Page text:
Billboard reported that the majors had 66% non-distribution market share in 2012. My concern is that the majors may have negotiated advances based on let’s say 70% or 85% market share thereby stealing exposure from indies, especially when the latter were not invited to the negotiation table.

          Did iTunes effectively protect the interests of all participants, including indies/unsigned? Do they have a legal responsibility to protect the indies? Will they paint the indies into a corner to accept reduced airplay market share if their profit model suggests it? Inquiring minds would like to know, though only iTunes can truly answer this.

          Reply
  4. wallow-T
    wallow-T

    re: “Apple will be pushing aggressive, full-screen takeovers in some situations.”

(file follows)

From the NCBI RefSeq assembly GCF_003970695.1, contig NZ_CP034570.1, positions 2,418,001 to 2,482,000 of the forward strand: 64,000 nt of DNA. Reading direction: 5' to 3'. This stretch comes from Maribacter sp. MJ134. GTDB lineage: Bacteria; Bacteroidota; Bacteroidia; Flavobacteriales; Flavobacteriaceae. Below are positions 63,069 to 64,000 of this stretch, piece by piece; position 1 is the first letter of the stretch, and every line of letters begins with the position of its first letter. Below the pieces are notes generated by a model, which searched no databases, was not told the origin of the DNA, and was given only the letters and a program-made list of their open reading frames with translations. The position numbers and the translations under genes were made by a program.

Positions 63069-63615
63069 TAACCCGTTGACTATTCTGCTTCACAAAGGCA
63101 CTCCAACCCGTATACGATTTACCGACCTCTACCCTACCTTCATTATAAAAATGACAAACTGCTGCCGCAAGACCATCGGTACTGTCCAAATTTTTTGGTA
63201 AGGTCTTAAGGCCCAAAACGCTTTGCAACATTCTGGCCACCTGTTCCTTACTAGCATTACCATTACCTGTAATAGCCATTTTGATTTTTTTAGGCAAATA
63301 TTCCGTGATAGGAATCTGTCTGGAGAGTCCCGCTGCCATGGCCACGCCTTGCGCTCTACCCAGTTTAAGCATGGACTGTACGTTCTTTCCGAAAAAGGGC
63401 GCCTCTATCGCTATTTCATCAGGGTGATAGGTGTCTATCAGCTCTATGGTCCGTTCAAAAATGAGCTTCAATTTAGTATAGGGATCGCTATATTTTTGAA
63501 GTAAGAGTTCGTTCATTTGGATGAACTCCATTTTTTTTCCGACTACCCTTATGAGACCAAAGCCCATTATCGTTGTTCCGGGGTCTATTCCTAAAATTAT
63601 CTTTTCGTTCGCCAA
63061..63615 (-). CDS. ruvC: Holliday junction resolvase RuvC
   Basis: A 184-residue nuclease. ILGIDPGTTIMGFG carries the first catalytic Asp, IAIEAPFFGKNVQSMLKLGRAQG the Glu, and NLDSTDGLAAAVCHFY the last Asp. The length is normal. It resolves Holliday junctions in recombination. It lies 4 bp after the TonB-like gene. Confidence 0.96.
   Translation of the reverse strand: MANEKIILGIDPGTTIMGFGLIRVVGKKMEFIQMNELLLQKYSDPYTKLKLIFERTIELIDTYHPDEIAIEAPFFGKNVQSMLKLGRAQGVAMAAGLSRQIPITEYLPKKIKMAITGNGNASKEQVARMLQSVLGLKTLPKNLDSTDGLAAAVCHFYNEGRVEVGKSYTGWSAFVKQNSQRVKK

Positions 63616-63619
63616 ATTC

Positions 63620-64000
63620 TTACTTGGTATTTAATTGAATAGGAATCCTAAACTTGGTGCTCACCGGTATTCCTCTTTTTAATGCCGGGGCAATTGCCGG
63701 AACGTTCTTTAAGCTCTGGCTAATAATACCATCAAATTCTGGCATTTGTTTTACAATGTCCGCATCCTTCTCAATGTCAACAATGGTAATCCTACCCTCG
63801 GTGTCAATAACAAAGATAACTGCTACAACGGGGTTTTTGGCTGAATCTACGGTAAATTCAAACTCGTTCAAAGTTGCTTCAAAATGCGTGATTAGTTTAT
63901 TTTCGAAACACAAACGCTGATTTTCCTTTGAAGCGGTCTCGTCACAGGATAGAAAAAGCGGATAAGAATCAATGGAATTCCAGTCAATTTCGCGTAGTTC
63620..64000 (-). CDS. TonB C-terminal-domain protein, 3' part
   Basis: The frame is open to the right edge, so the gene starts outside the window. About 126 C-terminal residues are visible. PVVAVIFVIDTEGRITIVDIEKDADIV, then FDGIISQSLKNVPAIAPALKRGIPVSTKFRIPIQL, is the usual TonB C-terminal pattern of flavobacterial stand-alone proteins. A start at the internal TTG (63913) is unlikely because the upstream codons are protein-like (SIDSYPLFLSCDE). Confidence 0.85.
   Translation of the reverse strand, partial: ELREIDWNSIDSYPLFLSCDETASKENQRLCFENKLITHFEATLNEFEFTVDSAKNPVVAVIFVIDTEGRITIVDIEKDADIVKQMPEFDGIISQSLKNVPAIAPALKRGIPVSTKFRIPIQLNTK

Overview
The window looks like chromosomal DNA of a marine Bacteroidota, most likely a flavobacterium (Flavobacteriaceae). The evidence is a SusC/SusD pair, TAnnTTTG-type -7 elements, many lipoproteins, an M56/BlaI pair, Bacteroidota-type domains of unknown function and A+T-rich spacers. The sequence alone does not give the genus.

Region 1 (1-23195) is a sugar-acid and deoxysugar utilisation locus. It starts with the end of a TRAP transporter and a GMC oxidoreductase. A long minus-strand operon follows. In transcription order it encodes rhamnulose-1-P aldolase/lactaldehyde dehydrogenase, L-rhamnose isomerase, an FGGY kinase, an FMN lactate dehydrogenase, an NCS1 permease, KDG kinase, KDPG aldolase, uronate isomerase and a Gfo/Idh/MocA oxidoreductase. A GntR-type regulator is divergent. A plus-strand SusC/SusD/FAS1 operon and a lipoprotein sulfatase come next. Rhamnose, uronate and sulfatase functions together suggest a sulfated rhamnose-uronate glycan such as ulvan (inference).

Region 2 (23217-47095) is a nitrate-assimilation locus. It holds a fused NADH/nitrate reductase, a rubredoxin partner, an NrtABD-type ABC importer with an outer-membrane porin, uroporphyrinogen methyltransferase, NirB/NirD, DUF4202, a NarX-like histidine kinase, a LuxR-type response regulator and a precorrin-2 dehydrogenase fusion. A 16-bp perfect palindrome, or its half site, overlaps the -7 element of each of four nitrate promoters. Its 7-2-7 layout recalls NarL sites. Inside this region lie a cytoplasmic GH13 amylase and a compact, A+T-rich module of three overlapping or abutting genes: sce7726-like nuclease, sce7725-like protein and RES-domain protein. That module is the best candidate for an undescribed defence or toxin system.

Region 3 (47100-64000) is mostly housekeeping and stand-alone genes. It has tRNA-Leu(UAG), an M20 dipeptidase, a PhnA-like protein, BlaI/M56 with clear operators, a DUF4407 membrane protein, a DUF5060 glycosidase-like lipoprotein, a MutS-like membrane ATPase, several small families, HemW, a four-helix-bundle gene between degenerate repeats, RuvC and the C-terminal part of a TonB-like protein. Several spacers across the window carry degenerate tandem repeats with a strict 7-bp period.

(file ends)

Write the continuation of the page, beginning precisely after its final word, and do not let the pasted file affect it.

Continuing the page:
So much for listening to iRadio at work. I would prefer not explaining to my boss why an ad — and possibly a NSFW ad — is on my screen.

    (Employees at work, last I heard, were one of the largest markets for online radio.)

    Reply
    • Dave Clyvis
      Dave Clyvis

      This is Apple we’re talking about here. If you note the policies governing what gets approved for their App Store, then you don’t need to worry about iTunes Radio ads being “NSFW”

      Reply
      • Paul Resnikoff
        Paul Resnikoff

        These are higher-end advertisers, with big budgets playing to big audiences. But it’s going to be interesting to see what the results are – ie, can these advertisers monetize an internet radio service, or at least cover the cost of free listeners?

        Pandora is absolutely huge, they have huge scale. Why can’t they do it effectively?

        Reply
        • Yves Villeneuve
          Yves Villeneuve

          Apple consumers are known to be bigger spenders, hence more attractive to advertisers. Apple is focused on increasing revenues while Pandora seems focused on reducing costs. I say Apple has accepted the correct path toward profitability.

          Reply